Students will be consulted to create “the library of the future”

Nearly two years ago, during the Undergraduate Student Government Association (USGA) meeting on Nov. 15, 2019, university President Steven Kaplan attended as a guest. At this meeting, Eric Moore, a now-class of 2021 graduate, posed the question of how to get more spaces for students to study within the library itself. Kaplan responded by asking the floor, by a raise of hands, if students would like more technology spaces and fewer books.

According to the USGA meeting minutes from that day, Kaplan responded, saying: “ We are going to try to change that and offer more study spaces for you all.”

After an academic year devoted to the pandemic, the university’s strategic plan is looking to change just that.

The university’s Strategic Planning Steering Committee–which consults students, staff, faculty, the Board of Governors, alumni and students’ parents–is tasked with developing a five-year strategic direction for the University of New Haven, including specific objectives and initiatives.

Interim Provost Mario Gaboury, who was also present at the 2019 USGA meeting back, said that although there are no specific plans yet for the library, it is a high-priority concept within the strategic plan and compiles student input and compares it to other modernized library models.

“If you Googled ‘college and university libraries of the future’ you would get a lot of articles coming up,” Gaboury said in regards to the research process.

Kaplan said that as this plan launches, he is excited about the university’s ongoing evolution as this plan is put into action.

“I have often said that the problem with higher education is that our students have changed and we have not,” said Kaplan. “We will thus need to be open-minded about possibilities that we may not have considered just two years ago, and reimagining the Library will be one of the central initiatives to help us keep pace with the ways that students wish to access information, learn, collaborate, create and problem-solve.”

Kaplan said that a popular approach the Steering Committee will explore is the idea of a “digital commons.”

Digital Commons is a cloud-hosted software and publishing platform that nearly 600 institutions across the country are using.

“As the amount of information that students and faculty use continues to increase exponentially, it is both technologically imperative and socially responsible to shift away from physical holdings and capitalize on the efficiencies of digital content sharing and decentralizing access to information,” Gaboury said.

He also said that this is a step up from talking about it in a general way prior to COVID, as in the 2019 meeting. In fact, the idea stemmed from a visit to Philadelphia College of Osteopathic Medicine, where he and Summer McGee, the former dean of the School of Health Sciences, toured the facility. When they went into the library, Gaboury said he was surprised to see there weren’t any books.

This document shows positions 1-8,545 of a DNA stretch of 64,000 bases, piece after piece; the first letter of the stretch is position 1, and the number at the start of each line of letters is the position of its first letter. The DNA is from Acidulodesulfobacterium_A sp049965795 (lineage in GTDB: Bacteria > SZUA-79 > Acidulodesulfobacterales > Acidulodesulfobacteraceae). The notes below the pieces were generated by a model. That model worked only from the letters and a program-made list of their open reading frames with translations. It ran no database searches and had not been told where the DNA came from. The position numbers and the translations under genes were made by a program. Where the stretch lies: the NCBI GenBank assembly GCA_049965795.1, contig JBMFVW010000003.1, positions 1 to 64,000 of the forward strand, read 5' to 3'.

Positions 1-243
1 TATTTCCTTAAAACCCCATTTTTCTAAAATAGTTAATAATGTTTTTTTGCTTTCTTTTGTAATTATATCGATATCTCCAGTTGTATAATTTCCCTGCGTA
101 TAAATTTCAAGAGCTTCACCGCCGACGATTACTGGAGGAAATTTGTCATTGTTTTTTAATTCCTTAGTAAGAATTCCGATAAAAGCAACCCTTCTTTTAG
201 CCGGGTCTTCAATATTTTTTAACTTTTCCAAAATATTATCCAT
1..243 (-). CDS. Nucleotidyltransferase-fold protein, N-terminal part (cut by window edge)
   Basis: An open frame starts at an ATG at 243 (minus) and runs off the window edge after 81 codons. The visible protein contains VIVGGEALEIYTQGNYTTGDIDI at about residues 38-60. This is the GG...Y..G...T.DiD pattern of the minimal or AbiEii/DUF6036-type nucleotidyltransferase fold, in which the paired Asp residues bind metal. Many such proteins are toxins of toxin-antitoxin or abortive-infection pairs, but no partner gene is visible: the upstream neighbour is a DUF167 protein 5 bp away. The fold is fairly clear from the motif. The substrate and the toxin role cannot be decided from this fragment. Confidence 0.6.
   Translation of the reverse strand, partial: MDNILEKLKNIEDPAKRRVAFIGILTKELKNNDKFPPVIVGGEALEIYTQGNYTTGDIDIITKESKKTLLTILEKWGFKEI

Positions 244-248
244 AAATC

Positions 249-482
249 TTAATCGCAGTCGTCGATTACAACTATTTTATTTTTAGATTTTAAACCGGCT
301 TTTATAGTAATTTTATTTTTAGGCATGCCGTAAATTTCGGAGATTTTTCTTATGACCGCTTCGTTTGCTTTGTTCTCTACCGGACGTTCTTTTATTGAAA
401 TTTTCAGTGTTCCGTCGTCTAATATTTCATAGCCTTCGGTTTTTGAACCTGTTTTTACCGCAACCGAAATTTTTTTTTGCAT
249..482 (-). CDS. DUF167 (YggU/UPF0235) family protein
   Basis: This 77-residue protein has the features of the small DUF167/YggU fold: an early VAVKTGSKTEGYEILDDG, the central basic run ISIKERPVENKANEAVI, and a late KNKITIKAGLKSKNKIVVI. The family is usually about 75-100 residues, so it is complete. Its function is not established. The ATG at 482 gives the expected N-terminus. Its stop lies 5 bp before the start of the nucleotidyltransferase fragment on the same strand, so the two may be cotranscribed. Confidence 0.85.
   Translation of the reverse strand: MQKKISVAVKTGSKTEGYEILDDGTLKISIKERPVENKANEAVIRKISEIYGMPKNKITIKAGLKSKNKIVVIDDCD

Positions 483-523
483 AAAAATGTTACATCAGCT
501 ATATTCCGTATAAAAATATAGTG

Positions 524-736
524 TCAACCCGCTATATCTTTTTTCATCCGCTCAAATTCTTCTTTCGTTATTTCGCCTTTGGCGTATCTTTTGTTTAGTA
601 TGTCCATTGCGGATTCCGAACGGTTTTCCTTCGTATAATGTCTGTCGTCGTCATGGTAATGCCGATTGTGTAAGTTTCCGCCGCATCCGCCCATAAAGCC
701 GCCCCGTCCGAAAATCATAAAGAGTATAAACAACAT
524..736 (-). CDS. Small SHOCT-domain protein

He said that digitizing the library is not a new concept, but it makes perfect sense for our university, especially after the pandemic causing a leap into the digital world.

The intention was always to explore how to modernize the library, but it had to be re-prioritized after the pandemic.

“When COVID hit, everything went into suspended animation for a while,” said Gaboury.

Lola Perez, senior forensic science and molecular biology major, uses the library frequently as a student, a writing center tutor and a biology lab assistant.

“Common spaces might be more helpful, but at the same time I know for me it is helpful to have a physical copy of whatever article, journal or book that I am using,” said Perez. “And there… [are] a lot of issues [with] digitizing. . . even on the database’s website you can’t find the whole text or you don’t have access to the full text so you have to order it, and that takes a lot more time than just running upstairs, finding the book that you need and using it.”

Perez said that she thinks the university should produce a hybrid of accessible digital options and enough physical copies for majors such as sciences, psychology or criminal justice that may need it.

Other students use the library more as a study space than for its physical resources. Carleigh Vedder, freshman nutrition and exercise science major, uses the library a few times a week for two hours at a time or more. She does not use the books, and enjoys the basement of the library to work with friends but would appreciate more spaces too.

Emily Barry, junior health sciences major, uses the library three to four times a week for a few hours at a time.

“I think there are a decent amount of spaces, but that upstairs part—right up these stairs [from the basement] that is closed off—I feel like that would be a good space since no one really goes up there,” said Barry.

Both Kaplan and Gaboury added that as the steps towards the digital commons are formulated, students will be consulted on their vision for “the library of the future.”